Lately I've been thinking that I should study some Torah during the service instead of engaging in "bittul torah" (wasting time on unimportant non-Torah related matters). I've started learning some Mishnaot. But I still make sure I don't leave to shul without my phone.

Tuesday, August 28, 2012

Visit to the cemetery

I flew to California a few days ago to visit my father. It still feels strange to say "my father" rather than "my parents." But I'm getting more used to it. I still say that I'm staying in "my parents' home." We still refer to my mother's office and her computer and all her possessions as belonging to her. For as long as my father continues to live in that house, it will be "my parents' house."  My father has given away much of her clothes and jewelry, but everything else, the pots and pans, the spices, the plastic bags are where she left them and we are careful to adhere to her impeccable organization.

Yesterday my father and I drove to the cemetery. It was my second visit there since the burial. What can be said about visits to your parent's grave site? Not much. That's the reason I believe that people recite psalms, leave rocks on the gravestone and engage in other rituals. (I recited psalms 23, 25 and 121 before we left.) There simply is not that much to say. Or think. My mother's body lays under the ground. Grass has already grown on top of the dirt. It can be said she is there in that space, but it cannot be said she is only there. It's too depressing a thought, and it's not true, at least I don't feel and can't admit it is.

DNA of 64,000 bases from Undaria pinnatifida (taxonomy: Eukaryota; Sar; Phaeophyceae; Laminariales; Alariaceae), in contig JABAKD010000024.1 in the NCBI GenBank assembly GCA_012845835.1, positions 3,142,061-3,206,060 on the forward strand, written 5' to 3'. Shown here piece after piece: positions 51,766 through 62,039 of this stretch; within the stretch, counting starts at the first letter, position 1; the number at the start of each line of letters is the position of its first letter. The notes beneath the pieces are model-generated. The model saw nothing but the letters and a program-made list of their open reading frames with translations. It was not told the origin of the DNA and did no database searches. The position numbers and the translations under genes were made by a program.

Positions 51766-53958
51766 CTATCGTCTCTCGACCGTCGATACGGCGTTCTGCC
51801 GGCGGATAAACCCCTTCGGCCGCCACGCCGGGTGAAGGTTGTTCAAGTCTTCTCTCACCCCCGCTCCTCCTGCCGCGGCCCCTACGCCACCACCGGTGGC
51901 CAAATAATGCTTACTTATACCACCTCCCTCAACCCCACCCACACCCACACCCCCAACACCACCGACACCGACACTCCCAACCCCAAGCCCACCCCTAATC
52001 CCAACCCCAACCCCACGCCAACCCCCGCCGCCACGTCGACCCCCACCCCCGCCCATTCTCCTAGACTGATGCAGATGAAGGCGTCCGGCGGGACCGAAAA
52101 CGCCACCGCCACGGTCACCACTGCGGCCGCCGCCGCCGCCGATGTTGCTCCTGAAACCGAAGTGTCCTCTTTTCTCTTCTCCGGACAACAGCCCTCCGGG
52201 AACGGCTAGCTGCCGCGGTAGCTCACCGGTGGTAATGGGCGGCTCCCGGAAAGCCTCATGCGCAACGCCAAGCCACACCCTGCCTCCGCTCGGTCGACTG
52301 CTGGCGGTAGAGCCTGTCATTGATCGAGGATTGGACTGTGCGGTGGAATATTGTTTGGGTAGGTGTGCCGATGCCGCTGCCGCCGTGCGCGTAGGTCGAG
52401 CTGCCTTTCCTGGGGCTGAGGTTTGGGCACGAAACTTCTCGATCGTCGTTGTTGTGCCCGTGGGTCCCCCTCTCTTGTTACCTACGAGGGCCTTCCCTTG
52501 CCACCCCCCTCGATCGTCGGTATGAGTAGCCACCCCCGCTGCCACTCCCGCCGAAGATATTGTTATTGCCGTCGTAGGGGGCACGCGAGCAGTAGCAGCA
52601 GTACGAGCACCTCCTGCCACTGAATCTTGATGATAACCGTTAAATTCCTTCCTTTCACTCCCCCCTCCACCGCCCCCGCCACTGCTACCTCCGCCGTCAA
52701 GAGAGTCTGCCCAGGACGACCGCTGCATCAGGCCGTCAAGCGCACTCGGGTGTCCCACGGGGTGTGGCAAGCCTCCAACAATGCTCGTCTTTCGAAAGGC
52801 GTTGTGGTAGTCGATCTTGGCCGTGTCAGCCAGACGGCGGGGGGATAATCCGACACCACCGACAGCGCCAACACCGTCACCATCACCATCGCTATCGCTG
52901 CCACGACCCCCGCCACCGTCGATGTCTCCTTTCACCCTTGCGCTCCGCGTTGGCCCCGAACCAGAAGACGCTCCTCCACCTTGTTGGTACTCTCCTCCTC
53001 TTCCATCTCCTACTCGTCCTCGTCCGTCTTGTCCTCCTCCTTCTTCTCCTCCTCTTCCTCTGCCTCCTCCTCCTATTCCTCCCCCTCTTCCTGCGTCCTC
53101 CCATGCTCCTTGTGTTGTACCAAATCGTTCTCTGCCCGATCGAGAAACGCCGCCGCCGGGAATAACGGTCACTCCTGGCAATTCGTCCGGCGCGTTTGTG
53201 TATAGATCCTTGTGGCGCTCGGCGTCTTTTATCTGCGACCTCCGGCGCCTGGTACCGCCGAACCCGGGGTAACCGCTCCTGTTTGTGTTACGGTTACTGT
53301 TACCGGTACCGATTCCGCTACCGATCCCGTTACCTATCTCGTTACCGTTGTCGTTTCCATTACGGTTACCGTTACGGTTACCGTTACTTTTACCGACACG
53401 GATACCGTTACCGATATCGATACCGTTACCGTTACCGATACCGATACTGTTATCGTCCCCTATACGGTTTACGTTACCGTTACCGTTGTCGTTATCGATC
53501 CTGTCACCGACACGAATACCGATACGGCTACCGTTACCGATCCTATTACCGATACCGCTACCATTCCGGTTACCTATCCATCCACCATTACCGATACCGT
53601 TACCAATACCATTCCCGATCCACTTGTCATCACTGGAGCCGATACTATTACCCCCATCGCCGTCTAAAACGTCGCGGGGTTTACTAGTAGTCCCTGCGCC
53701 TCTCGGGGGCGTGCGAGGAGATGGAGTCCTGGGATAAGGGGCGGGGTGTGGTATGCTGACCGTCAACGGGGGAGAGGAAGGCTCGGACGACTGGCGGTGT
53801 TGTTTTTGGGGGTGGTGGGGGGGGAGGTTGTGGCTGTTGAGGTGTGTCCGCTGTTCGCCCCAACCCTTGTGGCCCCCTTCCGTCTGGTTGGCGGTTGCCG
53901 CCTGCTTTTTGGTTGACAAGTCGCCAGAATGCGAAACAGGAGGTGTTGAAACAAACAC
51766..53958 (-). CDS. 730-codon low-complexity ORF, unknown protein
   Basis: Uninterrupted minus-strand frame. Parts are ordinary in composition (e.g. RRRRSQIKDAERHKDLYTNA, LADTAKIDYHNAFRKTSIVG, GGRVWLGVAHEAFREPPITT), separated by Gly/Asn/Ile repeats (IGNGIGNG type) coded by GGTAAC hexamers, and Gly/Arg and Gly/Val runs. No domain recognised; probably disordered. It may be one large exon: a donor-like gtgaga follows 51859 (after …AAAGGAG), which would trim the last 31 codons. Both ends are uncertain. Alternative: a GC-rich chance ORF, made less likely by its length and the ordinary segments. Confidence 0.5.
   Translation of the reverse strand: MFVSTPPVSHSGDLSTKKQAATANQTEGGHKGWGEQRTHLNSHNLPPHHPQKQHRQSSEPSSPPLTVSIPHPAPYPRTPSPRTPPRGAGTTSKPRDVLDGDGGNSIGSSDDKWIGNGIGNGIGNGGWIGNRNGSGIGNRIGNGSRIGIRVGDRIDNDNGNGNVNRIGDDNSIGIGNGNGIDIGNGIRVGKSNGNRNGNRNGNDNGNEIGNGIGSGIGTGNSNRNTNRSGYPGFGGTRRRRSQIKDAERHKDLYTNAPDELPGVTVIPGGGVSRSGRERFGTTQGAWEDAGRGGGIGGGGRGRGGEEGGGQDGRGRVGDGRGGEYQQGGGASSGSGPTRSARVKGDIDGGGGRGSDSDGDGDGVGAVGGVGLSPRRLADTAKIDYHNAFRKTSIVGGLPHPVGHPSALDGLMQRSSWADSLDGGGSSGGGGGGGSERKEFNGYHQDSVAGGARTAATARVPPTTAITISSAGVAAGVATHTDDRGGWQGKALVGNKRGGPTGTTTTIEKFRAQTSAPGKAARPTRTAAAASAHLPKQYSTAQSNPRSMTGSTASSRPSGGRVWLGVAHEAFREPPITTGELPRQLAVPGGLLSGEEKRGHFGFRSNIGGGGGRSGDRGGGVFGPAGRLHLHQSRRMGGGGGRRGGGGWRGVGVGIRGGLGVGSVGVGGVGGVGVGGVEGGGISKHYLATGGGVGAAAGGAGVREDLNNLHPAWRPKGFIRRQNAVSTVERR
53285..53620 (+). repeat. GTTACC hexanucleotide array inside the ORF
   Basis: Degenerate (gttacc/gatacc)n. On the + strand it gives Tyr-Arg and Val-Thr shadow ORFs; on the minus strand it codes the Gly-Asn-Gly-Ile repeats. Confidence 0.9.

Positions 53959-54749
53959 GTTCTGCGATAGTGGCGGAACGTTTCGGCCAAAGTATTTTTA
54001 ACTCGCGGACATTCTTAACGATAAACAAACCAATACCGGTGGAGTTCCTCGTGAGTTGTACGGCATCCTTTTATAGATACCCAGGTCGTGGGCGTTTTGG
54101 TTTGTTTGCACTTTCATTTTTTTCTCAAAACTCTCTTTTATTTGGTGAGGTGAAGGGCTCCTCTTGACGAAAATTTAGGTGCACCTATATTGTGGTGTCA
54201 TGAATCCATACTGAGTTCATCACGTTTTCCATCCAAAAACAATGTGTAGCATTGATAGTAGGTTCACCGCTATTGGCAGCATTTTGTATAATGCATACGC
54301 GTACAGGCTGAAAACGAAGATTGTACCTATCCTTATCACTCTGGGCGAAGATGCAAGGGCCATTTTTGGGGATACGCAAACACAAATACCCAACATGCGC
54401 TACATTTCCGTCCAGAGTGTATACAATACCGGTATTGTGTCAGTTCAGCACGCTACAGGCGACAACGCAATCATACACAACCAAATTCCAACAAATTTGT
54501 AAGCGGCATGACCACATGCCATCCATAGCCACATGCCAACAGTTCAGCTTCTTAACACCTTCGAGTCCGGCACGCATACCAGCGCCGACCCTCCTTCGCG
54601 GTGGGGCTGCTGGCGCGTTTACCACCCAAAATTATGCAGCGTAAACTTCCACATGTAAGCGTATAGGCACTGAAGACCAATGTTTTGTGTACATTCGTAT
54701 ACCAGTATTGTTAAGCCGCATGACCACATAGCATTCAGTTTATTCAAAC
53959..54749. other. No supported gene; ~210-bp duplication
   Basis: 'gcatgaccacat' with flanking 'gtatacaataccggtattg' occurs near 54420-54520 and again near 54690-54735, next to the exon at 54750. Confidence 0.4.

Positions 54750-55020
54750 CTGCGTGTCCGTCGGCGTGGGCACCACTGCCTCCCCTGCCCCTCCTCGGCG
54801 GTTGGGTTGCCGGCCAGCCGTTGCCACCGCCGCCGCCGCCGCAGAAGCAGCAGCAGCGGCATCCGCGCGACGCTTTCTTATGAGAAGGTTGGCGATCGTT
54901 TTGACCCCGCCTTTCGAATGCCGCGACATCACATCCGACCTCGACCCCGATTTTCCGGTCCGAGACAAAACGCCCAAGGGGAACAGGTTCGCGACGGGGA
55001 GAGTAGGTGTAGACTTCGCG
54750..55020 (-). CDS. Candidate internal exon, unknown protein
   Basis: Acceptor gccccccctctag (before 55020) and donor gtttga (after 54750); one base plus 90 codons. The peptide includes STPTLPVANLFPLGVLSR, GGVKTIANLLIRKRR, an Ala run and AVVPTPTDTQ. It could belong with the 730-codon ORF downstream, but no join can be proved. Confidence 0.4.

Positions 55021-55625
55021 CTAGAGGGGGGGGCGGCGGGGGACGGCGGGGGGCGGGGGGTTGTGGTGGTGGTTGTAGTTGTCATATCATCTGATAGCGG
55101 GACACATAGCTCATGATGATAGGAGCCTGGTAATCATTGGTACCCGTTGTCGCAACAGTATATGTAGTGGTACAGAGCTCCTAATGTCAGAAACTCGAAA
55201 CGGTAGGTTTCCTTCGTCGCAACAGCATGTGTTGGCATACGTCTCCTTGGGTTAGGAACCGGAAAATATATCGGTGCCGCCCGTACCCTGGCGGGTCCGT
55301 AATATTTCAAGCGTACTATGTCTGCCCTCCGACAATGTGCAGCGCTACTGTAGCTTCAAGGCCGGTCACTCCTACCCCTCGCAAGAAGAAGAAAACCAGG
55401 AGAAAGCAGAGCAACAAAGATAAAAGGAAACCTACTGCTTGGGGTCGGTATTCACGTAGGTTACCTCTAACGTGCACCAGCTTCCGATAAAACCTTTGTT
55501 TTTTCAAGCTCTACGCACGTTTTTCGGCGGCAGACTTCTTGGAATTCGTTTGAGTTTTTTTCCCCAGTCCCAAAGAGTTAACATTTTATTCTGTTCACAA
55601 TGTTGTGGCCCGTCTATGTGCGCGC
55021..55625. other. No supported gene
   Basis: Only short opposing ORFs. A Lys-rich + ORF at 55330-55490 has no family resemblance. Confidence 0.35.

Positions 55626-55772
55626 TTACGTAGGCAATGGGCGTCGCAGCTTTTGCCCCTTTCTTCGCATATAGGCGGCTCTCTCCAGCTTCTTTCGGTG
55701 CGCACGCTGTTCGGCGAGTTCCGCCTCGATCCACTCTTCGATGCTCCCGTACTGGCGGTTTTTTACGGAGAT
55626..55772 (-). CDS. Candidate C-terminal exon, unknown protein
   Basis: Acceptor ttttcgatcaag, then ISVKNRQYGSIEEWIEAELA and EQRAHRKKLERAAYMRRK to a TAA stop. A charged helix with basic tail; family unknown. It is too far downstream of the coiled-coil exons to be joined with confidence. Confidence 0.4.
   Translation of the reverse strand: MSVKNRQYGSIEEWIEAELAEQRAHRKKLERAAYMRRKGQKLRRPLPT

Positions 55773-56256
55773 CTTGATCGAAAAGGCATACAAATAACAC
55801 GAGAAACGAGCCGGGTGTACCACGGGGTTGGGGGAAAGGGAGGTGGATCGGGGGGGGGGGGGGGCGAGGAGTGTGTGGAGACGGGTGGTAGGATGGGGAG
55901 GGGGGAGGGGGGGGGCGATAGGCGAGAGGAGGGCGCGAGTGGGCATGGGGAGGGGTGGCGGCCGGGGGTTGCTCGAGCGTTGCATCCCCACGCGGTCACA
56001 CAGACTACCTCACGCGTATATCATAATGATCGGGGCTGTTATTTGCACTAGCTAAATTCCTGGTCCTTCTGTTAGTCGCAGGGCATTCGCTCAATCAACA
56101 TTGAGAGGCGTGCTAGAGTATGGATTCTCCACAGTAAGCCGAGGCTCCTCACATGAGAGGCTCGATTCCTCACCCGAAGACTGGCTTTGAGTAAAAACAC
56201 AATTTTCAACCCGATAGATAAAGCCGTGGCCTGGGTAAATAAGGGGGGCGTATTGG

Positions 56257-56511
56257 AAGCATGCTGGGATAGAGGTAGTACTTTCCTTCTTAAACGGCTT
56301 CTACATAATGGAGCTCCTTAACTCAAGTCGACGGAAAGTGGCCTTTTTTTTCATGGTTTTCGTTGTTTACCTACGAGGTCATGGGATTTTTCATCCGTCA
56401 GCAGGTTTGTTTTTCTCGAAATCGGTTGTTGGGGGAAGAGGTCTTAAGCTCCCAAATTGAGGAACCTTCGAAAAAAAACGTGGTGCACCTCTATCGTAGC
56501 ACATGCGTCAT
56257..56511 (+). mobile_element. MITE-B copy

The time to think about your parent's life is not at a cemetery. It's at family gatherings and with people who knew and loved her. The cemetery renders you numb and dumb. Too much death all around.

My father and I had a specific task, to look at other gravestones to help us decide how my mother's should look. We looked at the iconography, the texts, how names and dates were presented, the general layout. I took photos with my iPhone. We came home and discussed what we'd seen, liked and not liked. We spoke to my brother. We reached agreement on most matters and hope to resolve the final text soon so that the stone can be prepared for the first Yahrzeit.

There is a custom of washing one's hands upon leaving the cemetery. To me, the reason is to affirm that the living are still living and not tainted with the impurity of death. Later in the day I attended a Yoga class to reaffirm my commitment to life.

No one said dealing with the death of a parent would be easy. Almost a year later, it hasn't really gotten much easier.

Wednesday, August 22, 2012

Turning off the music

Do the halachic (Jewish legal) restrictions on a mourner reduce the mourner's joy or does the state of mourning naturally cause the mourner to lessen his or her joy?

There are various restrictions that accompany the year of mourning for a parent. You are not supposed to wear new clothing. You are not supposed to attend celebrations. And you are not supposed to attend performances of live music. Would mourners naturally refrain from these activities as inconsistent with their mental state or would we otherwise engage in these activities but for Jewish law?